Rauschende Federn in der Kreidezeit: Ein Rudel Yutyrannus, davor zwei Exemplare des zwei Meter langen Beipiaosaurus.

Illustration: Dr Brian Choo

Versteinerte Schwanzfedern des Yutyrannus.

Foto: Zang Hailong

Three remarkably complete skeletons representing a previously unknown species of giant, feathered tyrannosaur have been discovered in China. The creature, described in Nature, is the largest-known feathered animal, living or extinct.

Tyrannosaurus rex and its gigantic cousins lived until around 65 million years ago but most of their earlier relatives are thought to have been much smaller. This notion is challenged by the discovery of three specimens of a new species of tyrannosauroid: one adult that is estimated to have weighed over 1,400 kilograms, and two juveniles that may have tipped the scales at a ‘mere' half-tonne. The dinosaur, whose name translates as ‘beautiful feathered tyrant', shares some features with derived tyrannosaurs, but has three-fingered forelimbs and a typical theropod foot, like other early tyrannosaur relatives.

Most notable, however, is the animal's long, filamentous feathered plumage, which provides direct evidence for the presence of extensively feathered giant dinosaurs. The plumage is likely to have had an insulating function, but because the feathers are preserved only partially in the three specimens, the possibility of their having a more restricted distribution on the body and functioning as display structures cannot be ruled out.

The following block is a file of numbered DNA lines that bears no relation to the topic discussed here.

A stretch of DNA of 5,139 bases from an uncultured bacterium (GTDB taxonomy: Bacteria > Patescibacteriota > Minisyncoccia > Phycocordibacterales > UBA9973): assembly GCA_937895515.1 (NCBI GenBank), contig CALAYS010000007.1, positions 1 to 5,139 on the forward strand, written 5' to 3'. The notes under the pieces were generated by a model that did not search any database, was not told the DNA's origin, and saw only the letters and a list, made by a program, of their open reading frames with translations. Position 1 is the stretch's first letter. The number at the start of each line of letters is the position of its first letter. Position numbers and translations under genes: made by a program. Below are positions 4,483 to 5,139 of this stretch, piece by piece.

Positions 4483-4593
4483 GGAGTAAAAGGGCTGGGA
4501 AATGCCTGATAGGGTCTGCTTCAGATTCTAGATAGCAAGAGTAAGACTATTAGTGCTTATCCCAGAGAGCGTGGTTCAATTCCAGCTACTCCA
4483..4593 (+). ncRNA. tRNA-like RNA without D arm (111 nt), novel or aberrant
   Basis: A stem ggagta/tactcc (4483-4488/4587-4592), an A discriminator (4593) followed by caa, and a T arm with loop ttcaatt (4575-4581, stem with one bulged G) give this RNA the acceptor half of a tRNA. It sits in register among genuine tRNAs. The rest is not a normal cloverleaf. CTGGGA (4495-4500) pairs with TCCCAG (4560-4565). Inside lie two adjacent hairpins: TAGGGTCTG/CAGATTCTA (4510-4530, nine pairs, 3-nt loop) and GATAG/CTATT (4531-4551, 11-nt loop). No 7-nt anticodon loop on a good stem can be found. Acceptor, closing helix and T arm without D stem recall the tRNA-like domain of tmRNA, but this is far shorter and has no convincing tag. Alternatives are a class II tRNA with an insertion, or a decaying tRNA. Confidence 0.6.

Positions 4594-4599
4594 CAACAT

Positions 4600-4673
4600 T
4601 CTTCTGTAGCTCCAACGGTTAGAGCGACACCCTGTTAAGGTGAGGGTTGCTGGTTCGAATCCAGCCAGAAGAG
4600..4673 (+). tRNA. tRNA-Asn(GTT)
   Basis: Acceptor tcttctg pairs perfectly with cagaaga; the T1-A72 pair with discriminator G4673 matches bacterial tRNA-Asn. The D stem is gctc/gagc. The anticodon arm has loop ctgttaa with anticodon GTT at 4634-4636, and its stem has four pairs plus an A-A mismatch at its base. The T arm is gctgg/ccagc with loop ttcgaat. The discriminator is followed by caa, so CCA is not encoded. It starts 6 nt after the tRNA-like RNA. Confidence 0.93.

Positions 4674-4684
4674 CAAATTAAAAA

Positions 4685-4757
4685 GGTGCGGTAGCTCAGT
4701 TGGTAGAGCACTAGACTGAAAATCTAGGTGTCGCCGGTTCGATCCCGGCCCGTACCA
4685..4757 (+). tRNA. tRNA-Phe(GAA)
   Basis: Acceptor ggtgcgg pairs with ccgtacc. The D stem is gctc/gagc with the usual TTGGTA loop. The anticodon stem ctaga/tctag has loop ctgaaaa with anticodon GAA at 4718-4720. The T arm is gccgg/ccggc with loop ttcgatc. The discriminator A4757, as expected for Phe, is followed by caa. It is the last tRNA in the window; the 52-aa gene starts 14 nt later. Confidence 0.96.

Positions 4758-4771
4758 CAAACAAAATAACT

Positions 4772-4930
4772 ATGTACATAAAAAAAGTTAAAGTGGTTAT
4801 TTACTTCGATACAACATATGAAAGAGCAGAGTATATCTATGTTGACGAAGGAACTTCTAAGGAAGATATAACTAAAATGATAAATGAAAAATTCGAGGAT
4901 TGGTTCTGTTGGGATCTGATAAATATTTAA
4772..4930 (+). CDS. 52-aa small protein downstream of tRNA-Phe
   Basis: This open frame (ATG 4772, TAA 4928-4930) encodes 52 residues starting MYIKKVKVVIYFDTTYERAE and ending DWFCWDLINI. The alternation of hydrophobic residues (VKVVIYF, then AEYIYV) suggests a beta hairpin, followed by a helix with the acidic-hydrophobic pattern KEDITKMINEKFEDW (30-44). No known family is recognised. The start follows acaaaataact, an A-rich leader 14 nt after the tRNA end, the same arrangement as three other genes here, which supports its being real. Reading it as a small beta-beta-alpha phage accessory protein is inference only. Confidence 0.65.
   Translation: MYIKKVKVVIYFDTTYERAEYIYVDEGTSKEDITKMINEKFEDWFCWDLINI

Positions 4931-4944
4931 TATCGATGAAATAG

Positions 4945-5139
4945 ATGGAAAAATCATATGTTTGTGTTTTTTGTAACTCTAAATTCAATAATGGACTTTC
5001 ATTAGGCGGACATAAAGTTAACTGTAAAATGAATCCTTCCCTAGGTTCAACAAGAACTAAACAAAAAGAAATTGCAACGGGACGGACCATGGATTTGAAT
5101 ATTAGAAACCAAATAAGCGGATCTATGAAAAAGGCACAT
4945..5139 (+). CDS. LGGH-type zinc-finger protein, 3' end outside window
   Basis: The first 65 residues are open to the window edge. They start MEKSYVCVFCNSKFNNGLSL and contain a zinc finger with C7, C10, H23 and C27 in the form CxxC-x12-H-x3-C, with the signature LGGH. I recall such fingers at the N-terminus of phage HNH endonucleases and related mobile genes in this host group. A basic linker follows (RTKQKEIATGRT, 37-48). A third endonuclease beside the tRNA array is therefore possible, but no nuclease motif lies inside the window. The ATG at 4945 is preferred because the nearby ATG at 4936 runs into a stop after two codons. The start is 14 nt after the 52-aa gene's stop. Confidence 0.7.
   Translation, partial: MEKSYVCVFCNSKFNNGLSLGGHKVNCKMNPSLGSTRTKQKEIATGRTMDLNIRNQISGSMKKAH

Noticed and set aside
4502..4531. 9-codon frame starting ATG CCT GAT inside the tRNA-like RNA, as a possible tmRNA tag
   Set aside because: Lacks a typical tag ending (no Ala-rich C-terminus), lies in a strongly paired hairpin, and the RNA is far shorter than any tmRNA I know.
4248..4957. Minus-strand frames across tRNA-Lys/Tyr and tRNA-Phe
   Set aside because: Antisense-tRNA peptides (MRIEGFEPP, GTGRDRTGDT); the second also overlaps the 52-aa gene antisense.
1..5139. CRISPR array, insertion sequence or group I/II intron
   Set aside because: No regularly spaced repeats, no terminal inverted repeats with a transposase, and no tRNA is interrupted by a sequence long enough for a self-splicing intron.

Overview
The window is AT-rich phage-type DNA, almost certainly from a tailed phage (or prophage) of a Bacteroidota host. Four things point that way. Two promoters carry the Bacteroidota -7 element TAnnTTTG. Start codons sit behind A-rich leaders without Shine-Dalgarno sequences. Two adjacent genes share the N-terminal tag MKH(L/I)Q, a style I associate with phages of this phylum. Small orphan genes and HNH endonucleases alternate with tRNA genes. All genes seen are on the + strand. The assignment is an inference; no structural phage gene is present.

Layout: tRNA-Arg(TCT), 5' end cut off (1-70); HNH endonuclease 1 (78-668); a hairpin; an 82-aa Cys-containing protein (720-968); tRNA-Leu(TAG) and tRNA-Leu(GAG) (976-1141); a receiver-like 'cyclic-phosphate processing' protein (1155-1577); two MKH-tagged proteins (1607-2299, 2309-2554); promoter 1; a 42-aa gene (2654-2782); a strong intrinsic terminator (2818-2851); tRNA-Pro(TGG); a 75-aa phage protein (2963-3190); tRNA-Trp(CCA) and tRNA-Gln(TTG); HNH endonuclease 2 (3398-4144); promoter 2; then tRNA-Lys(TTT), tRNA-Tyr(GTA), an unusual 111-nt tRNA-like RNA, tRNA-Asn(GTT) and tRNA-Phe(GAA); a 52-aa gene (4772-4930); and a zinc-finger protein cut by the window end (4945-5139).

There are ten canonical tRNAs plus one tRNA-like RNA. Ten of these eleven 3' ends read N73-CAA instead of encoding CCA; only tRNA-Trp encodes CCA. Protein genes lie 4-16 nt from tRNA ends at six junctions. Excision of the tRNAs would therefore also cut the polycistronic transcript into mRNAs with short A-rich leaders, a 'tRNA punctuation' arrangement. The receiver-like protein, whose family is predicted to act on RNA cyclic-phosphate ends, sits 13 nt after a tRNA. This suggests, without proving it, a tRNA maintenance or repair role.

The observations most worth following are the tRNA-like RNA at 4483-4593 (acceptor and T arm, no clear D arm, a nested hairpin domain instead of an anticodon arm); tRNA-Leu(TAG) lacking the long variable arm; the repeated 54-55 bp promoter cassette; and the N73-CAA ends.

Numerous feathered dinosaur specimens have recently been recovered from the Middle-Upper Jurassic and Lower Cretaceous deposits of northeastern China, but most of them represent small animals1. Here we report the discovery of a gigantic new basal tyrannosauroid, Yutyrannus huali gen. et sp. nov., based on three nearly complete skeletons representing two distinct ontogenetic stages from the Lower Cretaceous Yixian Formation of Liaoning Province, China. Y. huali shares some features, particularly of the cranium, with derived tyrannosauroids2, 3, but is similar to other basal tyrannosauroids4, 5, 6, 7, 8, 9, 10, 11, 12 in possessing a three-fingered manus and a typical theropod pes. Morphometric analysis suggests that Y. huali differed from tyrannosaurids in its growth strategy13, 14. Most significantly, Y. huali bears long filamentous feathers, thus providing direct evidence for the presence of extensively feathered gigantic dinosaurs and offering new insights into early feather evolution.